It looks like the dry season, it feels like the dry seasonâ€¦
The morning air is fresh and cool once again here in Kakadu National Park. And while the days are still pretty hot things are definitely looking up.
Kakaduâ€™s skies are blue again, with puffy white cumulus clouds. While localised afternoon showers will be a possibility for a little while longer, they do not pose a thread. Humidity levels are also starting to drop and so are the water levels in the creeks â€“ finally!
If youâ€™ve been keeping a close eye on Kakadu National Parkâ€™s access and road conditions report, you would have noticed that the road up to Ubirr is still classed as â€˜impassableâ€™ (as opposed to ‘closed’). Visitors to Kakadu National Park are strongly discouraged to attempt the crossing of the Magela Creek.
While the Magela Creek itself looks harmless enough once itâ€™s dropped to around 0.6m, travellers unfamiliar with the area donâ€™t realise that 1km further on there is a second and much longer water crossing through the so-called â€˜S-bendsâ€™. Along this windy section there is water over the road on a stretch of at least 500m and at the deepest point itâ€™s usually 10-20cm deeper.
Every year travellers come to grieve here at the Magela after ignoring all warning signs, drowning their car in the middle of a crocodile-infested creek, their holidays ruined when they realise that taking their rental car through water left them uninsured.
Now, the road report also states that there are options to access Ubirr despite the road restrictions. Top End Explorer Tours offer one of these options!
Right now our ‘Kakaduâ€™s Early Dry‘ tours visit the sites of Gubara and Ubirr.
The pleasant 6km return takes us past dramatic sandstone cliffs into the midst of the monsoonal rainforest of Gubara. The creek is flowing rather nicely righth now and the gorgeous rock pools are clear and safe for swimming.
After a freshly prepared picnic lunch on the shady lawns of the Bowali Visitor Centre we head up the road and stop at the Magela Creek to inspect the water depth and talk crocodile safety.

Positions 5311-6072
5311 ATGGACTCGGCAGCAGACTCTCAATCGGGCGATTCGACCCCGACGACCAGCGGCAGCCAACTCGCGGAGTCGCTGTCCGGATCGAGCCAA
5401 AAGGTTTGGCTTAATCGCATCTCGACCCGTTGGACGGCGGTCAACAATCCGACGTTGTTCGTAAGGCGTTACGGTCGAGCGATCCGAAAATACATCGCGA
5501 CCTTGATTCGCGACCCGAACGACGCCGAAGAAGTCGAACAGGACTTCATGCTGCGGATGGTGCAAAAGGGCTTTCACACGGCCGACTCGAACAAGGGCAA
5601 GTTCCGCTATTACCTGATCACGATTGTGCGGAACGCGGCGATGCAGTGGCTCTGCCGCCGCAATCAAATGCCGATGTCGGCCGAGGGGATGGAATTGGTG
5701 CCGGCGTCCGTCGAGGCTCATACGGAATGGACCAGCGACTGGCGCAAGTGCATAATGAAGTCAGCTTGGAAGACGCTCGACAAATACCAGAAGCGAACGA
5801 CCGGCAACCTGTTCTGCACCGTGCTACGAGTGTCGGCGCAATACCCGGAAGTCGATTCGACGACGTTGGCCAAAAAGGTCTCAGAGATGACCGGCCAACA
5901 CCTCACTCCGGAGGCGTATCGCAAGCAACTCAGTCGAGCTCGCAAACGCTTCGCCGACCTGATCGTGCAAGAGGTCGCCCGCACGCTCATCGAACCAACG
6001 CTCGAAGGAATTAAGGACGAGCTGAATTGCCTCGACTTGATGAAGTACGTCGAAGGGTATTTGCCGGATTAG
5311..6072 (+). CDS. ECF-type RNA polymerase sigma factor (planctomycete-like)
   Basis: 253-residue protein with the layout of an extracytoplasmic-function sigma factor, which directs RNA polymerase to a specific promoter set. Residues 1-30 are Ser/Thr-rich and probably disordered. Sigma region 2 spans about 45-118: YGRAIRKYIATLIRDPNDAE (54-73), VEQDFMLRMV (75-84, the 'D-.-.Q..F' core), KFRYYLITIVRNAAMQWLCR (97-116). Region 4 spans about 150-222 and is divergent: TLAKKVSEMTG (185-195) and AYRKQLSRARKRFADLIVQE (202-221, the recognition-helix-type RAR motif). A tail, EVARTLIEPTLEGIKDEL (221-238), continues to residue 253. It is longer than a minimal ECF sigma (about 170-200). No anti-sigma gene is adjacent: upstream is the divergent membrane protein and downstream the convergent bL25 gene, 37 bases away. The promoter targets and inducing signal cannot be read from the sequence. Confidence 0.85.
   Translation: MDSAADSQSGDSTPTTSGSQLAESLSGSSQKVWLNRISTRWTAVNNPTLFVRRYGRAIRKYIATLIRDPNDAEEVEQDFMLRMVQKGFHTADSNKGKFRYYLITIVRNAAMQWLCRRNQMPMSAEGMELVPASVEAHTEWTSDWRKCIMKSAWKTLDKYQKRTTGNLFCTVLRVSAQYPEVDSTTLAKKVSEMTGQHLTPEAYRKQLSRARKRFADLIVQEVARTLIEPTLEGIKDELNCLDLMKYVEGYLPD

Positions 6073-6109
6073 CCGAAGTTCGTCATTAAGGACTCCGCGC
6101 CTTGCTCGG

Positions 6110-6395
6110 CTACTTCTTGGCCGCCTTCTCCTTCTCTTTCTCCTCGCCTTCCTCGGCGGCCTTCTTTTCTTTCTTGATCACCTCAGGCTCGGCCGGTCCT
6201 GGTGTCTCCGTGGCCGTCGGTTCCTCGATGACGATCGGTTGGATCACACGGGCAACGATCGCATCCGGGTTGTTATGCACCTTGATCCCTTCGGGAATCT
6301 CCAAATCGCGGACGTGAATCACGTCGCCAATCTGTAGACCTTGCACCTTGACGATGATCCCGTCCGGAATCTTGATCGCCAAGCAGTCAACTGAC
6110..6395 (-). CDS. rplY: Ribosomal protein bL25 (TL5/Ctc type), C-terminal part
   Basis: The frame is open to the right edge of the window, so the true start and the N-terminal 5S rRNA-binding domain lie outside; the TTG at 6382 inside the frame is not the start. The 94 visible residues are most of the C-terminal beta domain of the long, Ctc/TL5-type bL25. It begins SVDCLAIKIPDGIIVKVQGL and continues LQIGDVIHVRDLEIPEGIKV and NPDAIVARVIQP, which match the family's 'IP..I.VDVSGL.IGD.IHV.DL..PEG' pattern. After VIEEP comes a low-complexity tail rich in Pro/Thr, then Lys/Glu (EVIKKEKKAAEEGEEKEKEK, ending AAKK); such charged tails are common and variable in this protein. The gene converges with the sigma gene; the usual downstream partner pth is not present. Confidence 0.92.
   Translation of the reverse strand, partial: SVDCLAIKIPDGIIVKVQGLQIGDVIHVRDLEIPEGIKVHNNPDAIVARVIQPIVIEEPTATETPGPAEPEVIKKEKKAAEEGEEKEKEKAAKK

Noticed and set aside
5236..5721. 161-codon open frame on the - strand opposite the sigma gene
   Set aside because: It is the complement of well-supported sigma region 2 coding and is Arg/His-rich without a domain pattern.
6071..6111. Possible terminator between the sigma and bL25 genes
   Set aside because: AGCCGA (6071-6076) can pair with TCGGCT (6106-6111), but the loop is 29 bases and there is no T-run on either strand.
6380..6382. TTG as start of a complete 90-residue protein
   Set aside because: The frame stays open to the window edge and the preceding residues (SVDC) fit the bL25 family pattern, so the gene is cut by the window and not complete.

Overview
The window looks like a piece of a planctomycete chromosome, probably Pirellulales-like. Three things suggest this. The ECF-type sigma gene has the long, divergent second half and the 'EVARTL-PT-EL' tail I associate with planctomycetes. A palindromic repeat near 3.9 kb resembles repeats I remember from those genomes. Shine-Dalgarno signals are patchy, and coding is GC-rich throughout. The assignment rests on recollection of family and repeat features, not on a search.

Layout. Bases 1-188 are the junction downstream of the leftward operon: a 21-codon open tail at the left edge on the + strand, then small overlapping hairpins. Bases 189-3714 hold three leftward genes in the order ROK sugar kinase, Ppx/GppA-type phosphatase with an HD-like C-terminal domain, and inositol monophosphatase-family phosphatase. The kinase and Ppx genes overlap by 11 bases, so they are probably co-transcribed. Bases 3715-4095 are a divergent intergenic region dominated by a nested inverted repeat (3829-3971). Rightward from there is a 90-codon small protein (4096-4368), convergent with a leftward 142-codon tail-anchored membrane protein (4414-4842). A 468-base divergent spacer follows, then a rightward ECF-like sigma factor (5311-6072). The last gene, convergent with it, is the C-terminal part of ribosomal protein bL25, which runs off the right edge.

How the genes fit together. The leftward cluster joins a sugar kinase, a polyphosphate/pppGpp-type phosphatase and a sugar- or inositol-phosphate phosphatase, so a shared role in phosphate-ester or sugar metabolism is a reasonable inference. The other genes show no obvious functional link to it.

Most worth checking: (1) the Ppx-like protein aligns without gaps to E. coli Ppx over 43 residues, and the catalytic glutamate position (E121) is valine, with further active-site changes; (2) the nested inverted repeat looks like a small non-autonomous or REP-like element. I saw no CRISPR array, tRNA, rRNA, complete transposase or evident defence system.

We safely master the water crossings and continue on the Oenpelli Road into the East Alligator region. More crocodile talk when we stop at the East Alligator River to spot the crocs from the viewing platform at Cahills Crossing.
The remainder of the afternoon we spend at Ubirr which is breathtakingly beautiful in the early dry season. The vegetation is so vibrant and green, the colours are sensational!
Let us show you Ubirrâ€™s extensive rock art sites, listen to the stories the clans of this region have been passing on from generation to generation for thousands of years.
We climb up to the lookout for spectacular panoramic views of Kakaduâ€™s and Arnhemlandâ€™s stone country and the Nardab Floodplain right beneath. Itâ€™s a great time of the year to come here. Take in the differentÂ colours, watch the spinifex grass sway in the afternoon breeze, feel the country.
We will continue to offer this itinerary with our tour â€˜Kakaduâ€™s Early Dryâ€™ for as long as the Oenpelli Road into the East Alligator district is classed ‘impassable’ or ‘open to 4WD with high clearance and snorkel only’ â€“ for approximately another couple of weeks. Subscribe to our blog so you donâ€™t miss out on any updates regarding this itinerary!
While we’re heading up north into the East Alligator region, we will be available for pick-ups from Jabiru only, Cooinda is just a bit too far out of the way. The tour starts at 06:45 in the morning and we return to Jabiru from approximately 17:00 (05:00PM).
Donâ€™t hesitate to comment with any questions â€“ or give us a call on (08) 8979 3615 for more information!